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Max Muscle Bible: Shifting on Training Paradigms

Hey Christian, I recently purchased your book and was really excited because I have always been a HUGE fan of you and Paul Carter, Anyways, I was slightly disappointed to see that most of the programs were once a week body part splits with the exception of Hybrid Program and your strength pump program which I am currently on (Its 20 sets per muscle group and 2 groups per training session which the sessions that train all the push muscles such as squats, presses and bench presses take almost an hour and a half at time since were doing 16 sets with 80-85% of 1rm. Am I doing something wrong? I worry that this is too much volume but I’m trusting you and plodding on.

My last question is, it seems to me that a lot of your concepts in this book differ from what you have been teaching lately which is higher frequency training for bodybuilders, whether enhanced or not, and lower volume, unless they need more volume then do the high volume workout for natural trainees, How come this is counter intuitive to the book?

Sorry for the long post I was just super excited for this book and was really hoping it would teach me how to design a program that would hit each muscle twice a week. I want to switch to your Simple Guaranteed program but since I paid 40$ for the book I feel like a waste for not at least continuing to give at least one program a go!

Thanks for everything man!

You are 100% correct that I believe in frequency first and foremost. It probably comes from my background as an olympic lifter and also my first 10-12 years in the business where I was solely working with athletes and used mostly whole body workouts 3x a week focusing on a different type of contraction at every workout. I’m actually working on a book on my system of training athletes.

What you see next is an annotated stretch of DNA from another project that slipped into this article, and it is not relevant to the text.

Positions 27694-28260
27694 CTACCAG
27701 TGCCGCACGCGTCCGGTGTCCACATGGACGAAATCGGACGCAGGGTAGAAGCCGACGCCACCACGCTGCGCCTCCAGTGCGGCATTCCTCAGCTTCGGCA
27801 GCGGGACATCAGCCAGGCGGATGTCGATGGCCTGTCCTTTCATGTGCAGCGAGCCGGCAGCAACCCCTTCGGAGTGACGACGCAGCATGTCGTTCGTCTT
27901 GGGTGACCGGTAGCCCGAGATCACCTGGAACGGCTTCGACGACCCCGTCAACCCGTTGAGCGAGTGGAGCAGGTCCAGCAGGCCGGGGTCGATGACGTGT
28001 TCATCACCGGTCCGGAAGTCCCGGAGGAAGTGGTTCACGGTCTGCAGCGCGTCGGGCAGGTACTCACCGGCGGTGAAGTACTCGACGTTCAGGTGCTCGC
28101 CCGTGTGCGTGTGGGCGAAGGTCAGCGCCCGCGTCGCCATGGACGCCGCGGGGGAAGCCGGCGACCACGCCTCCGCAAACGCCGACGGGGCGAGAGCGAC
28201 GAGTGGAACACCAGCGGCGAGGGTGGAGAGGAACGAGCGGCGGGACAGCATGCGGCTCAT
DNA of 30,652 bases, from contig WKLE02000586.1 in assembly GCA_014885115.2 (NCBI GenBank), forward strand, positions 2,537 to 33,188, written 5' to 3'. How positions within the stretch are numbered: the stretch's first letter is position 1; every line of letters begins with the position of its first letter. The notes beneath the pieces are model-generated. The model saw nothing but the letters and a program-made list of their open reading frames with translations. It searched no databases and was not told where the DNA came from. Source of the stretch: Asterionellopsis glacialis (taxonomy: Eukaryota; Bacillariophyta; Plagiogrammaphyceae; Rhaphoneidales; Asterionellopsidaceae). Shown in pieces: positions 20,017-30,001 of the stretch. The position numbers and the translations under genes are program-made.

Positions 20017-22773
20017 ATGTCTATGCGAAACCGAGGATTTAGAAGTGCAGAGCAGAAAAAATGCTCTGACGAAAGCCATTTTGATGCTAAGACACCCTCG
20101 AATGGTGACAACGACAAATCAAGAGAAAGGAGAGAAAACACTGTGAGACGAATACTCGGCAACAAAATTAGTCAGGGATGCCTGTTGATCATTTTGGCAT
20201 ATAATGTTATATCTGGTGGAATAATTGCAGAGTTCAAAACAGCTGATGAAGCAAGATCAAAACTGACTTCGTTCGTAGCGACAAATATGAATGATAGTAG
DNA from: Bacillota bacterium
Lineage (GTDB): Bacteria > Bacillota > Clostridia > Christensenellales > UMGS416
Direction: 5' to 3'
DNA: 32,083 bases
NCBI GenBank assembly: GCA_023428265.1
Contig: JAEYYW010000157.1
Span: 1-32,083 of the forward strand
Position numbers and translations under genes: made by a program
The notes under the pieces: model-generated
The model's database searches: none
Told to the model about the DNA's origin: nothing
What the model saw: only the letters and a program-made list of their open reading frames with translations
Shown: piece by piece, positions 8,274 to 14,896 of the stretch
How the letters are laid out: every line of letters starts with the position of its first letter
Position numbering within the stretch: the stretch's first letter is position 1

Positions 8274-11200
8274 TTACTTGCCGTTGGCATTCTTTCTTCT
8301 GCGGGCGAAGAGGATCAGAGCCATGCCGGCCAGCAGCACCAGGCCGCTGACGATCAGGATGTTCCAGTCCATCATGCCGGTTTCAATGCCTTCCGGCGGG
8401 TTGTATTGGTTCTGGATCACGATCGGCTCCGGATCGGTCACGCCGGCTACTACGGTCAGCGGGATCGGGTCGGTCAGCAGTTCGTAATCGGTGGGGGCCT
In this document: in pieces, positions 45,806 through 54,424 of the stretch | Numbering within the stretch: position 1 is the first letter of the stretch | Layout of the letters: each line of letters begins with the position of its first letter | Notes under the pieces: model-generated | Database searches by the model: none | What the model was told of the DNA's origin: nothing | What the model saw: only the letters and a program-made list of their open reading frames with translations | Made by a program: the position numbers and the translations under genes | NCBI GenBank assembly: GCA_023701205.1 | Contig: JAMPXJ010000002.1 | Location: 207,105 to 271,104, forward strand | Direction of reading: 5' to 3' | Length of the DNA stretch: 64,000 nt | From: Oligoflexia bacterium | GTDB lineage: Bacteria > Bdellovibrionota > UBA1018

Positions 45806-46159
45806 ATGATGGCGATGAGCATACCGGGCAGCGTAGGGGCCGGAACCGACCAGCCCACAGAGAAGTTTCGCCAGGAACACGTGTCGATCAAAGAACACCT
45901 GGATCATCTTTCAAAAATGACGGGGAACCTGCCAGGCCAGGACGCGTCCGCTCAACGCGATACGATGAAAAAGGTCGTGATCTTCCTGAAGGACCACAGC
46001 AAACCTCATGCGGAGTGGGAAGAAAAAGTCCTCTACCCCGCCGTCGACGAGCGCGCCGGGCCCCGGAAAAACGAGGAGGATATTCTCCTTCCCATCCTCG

However I also use more traditioonal bodybuilding approaches from time to time, mostly when working with “pure” bodybuilders. I will confess that this is not my favorite approach and also that the programs in the book (those that I designed) were designed with the crowd we were targeting for the book in mind and I wanted to be in line with what Paul was doing. In retrospect I would not have done it this way. That having been said, the actual info in the book is still solid.

@Christian_Thibaudeau

Heres something I noticed. Some of the best gains I ever made in a month were the first 4 weeks of high frequency bodybuilding. The concentric day, isometric day, eccentric day and pre-exhaust day. I still don’t understand why… ? I believe in 4 days a week traininf especially for recovery but you might be onto something with that style.

Okay Christian so which of the programs would you recommend I use from you book based on my pic and progress and goal? 5’11” 240lb geared on low doses off and on. I preferred muscles trained twice a week. Would you say one of the programs in the books or the Simple Gaurenteed Mass you have on your site or would you recommend the quadrology of programs in your “best damn series?d

That is pretty much liike the way I train athletes, but we do 3 days (eccentric, isometric, concentric) because they also must do track work. And the results are literally shocking.

Im curious howd you’d do an accumulation, intensification and a realization phase with an eccentric and isometric day. How do you measure progress here?

It depends… when working with athletes, unless they are young or underdevelopped I don’t really have pure hypertrophy work.

But I do have a progression but based on the methods…

For example:

ACCUMULATION
A) Eccentric
Slow eccentrics (5-6 sec) for 6-8 reps
Superslow eccentrics (7-10 sec) for 4-5 reps
Extreme eccentric (20-30 sec) for 1-2 reps
Tempo contrast (6010/2010) for 6-8 reps (S/S/F/F/S/S/F/F/S/S)

B) Isometric
Isodynamic 1 (15-20sec pre-fatigue)
3 pauses eccentric (2-3 sec) 3-4 reps
2 pauses eccentric (3-4 sec) 4-5 reps
1 pause eccentric (5-8 sec) 5-6 reps
3 pauses concentric (2-3 sec) 3-4 reps
2 pauses concentric (3-4 sec) 4-5 reps
1 pause concentric (5-8 sec) 5-6 reps
1 pause ecc. + 1 pause conc. (2-4 sec) 4-5 reps
Yielding iso 3 x 30-60 sec
Loaded stretching 3 x 60 sec
Loaded stretching 2 x 90 sec
Loaded stretching 1 x 120 sec
Isodynamic 2 (max duration post-fatigue)
Isodynamic 3 (15 sec/3 reps/10 sec/3 reps/5 sec/3 reps)

C) ConcentricRegular lifting
3-4 x 6 à 8
3-4 x 6
3-4 x 7
3-4 x 8
8-8-6-6